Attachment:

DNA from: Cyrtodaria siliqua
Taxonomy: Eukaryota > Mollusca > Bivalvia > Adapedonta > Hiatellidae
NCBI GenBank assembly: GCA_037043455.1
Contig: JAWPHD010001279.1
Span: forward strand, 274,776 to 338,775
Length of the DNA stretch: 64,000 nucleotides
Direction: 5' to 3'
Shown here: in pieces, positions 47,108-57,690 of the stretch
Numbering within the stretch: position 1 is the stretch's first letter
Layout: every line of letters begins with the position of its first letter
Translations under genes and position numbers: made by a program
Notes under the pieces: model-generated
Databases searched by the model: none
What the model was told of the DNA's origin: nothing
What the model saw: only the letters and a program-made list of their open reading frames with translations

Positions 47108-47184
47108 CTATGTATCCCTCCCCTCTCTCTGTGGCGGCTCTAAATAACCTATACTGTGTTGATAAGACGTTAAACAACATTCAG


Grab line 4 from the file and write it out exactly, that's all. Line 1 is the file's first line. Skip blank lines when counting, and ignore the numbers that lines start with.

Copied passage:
Contig: JAWPHD010001279.1